Dog owners warned over Alabama Rot risk

Vets across the UK have issued a new warning to dog owners after it was revealed that Alabama Rot has affected 14 dogs in the first four months of 2016.

A deadly fungal infection, the disease was first discovered in greyhounds in the US during the 1980s. However, since 2012 it has made a resurgence in the UK, affecting 78 dogs across 16 counties in the last four years.

Vets have suggested that dog owners should look out for the initial signs of the disease, most notably skin sores around the elbow or knee that appear as a swelling, patch of red skin or an ulcer.

Any owners who spot these signs have been advised to consult their vet, who can conduct kidney tests to confirm if the disease is present.

According to Dr Huw Stacey, director of clinical services at Vets4Pets, treatment for Alabama Rot is only successful in 20-30% of cases, but spotting early signs can increase survival chances.

“If a dog becomes affected the best outcome will probably come from early and intensive veterinary care, which has resulted in some dogs successfully recovering,” he said.

“Any dog owners who are worried that their pet might have Alabama Rot should contact their veterinary practice immediately.”

Although the cause of Alabama Rot is still unknown, the high number of cases that have originated in woodland have prompted Vets4Pets to advise owners to wash of all woodland mud after each walk.

Vets4Pets have also launched a map of confirmed cases, which will reveal if there have been any confirmed cases near you.

Visit the Vets4Pets website to find out more.

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Second Dog Dies After Suspected Antifreeze Poisoning

A nine-year-old staffordshire bull terrier is thought to have become the second victim of antifreeze poisoning after dying shortly after a daily dog walk in Ruislip February.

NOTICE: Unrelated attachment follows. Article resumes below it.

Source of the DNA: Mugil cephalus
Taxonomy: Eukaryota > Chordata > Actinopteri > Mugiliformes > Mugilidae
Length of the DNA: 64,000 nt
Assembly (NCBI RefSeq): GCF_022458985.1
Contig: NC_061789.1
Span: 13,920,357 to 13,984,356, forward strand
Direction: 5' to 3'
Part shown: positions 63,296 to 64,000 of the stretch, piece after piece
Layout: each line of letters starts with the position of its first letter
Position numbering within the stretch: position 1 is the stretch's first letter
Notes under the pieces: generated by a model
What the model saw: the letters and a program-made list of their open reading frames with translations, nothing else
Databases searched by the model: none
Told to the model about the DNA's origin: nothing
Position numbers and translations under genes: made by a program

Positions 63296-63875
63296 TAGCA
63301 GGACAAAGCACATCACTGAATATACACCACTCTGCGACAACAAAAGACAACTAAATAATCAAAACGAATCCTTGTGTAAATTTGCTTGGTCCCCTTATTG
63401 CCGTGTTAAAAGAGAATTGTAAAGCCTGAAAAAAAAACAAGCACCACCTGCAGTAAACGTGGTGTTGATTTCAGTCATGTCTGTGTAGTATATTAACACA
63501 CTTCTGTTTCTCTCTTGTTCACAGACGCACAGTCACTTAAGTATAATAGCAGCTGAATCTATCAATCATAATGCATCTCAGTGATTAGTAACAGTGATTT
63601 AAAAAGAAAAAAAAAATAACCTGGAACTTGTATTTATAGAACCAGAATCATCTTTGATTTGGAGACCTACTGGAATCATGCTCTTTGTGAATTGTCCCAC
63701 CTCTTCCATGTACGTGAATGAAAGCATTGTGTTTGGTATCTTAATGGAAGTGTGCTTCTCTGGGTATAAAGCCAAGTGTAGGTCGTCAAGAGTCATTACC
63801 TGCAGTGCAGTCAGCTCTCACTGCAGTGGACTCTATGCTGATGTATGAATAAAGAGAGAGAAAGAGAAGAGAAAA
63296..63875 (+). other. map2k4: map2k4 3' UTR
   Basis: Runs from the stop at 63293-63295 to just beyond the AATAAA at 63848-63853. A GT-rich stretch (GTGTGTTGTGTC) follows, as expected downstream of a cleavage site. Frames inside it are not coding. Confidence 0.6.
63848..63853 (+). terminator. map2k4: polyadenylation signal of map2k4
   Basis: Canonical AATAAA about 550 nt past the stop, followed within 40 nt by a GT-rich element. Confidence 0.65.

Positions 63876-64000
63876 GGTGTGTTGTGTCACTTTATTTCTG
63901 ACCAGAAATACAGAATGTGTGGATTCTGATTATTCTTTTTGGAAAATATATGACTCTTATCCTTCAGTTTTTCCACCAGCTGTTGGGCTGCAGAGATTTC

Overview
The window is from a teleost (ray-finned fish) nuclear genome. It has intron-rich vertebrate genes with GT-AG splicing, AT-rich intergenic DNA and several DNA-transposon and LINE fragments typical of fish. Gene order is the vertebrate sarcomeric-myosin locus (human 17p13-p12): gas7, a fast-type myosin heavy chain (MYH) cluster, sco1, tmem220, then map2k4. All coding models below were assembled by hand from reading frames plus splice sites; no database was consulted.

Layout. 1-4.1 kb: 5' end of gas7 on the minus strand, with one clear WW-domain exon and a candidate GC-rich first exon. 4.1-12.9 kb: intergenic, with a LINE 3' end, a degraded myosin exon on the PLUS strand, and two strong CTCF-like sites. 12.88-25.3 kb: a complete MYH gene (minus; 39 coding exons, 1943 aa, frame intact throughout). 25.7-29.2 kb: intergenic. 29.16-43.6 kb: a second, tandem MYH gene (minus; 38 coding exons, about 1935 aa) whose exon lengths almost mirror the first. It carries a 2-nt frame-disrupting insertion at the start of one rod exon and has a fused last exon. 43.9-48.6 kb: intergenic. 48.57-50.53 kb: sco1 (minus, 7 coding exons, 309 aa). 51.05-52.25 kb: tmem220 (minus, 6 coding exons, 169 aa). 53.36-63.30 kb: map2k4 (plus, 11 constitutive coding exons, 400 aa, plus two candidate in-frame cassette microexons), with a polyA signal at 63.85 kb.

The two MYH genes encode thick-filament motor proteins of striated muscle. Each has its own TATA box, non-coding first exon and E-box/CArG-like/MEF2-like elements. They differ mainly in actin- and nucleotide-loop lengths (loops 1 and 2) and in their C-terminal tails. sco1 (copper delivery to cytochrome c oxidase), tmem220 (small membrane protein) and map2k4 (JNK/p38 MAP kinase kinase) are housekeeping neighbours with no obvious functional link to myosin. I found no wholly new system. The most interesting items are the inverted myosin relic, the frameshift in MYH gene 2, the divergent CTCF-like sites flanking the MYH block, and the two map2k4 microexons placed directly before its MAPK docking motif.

Molly had just completed a regular walk around Ruislip when she became listless, agitated and tired – symptoms also displayed by labrador Ollie when he was killed by antifreeze poisoning in Ruislip on 10 January.

Although Molly’s owner Miss Wilson decided against further tests to determine the toxin, her friend and dog walker Ms Woolf has stated that Molly’s symptoms were similar to those of Ollie the labrador.

She said: “We didn’t know anything about the symptoms at the time, but after I read about Ollie and the symptoms of antifreeze poisoning, they absolutely 100% applied to Molly.”

Miss Wilson has spoken of her devastation following the incident. “We had Molly nearly a decade, she came first before the kids. She wasn’t ready to go, she was fit and healthy,” she said. “This is a horrible tragedy.”

Hillingdon Council has put up notices around the Ruislip area to draw dog walkers’ attention to the suspected poisonings, urging owners to contact them with any information.

Dog reunited with owner after a night on a Lake District mountain

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An owner has been reunited with his dog after he survived a 500ft fall on a Lake District mountain.

Bonnie the dog was left to endure a night of severe weather on Caudale Head after a whiteout caused owner to fall, leaving him unable to search for her.

Patterdale Mountain Rescue Team were called out to help the walker, who was left with only minor injuries after his 500ft drop, but the team had to wait until the following morning before they could begin searching for Bonnie.

The following day, five members of the team and Bonnie’s owner climbed back up the mountain and used snow shovels, avalanche transceivers and ice-axes to work their way through the snow.

A spokesperson from Patterdale MRT said: “After an hour of searching – and slipping and falling – the team spotted a dog sitting on a small rocky outcrop.

“Amazingly, the dog had survived the night, and with a bacon sandwich inside her and some dog treats she was able to walk down the steep mountainside to be reunited with her master.

“Patterdale mountain rescue team would like to remind those venturing into the fells that full on winter conditions exist on many high fell tops.”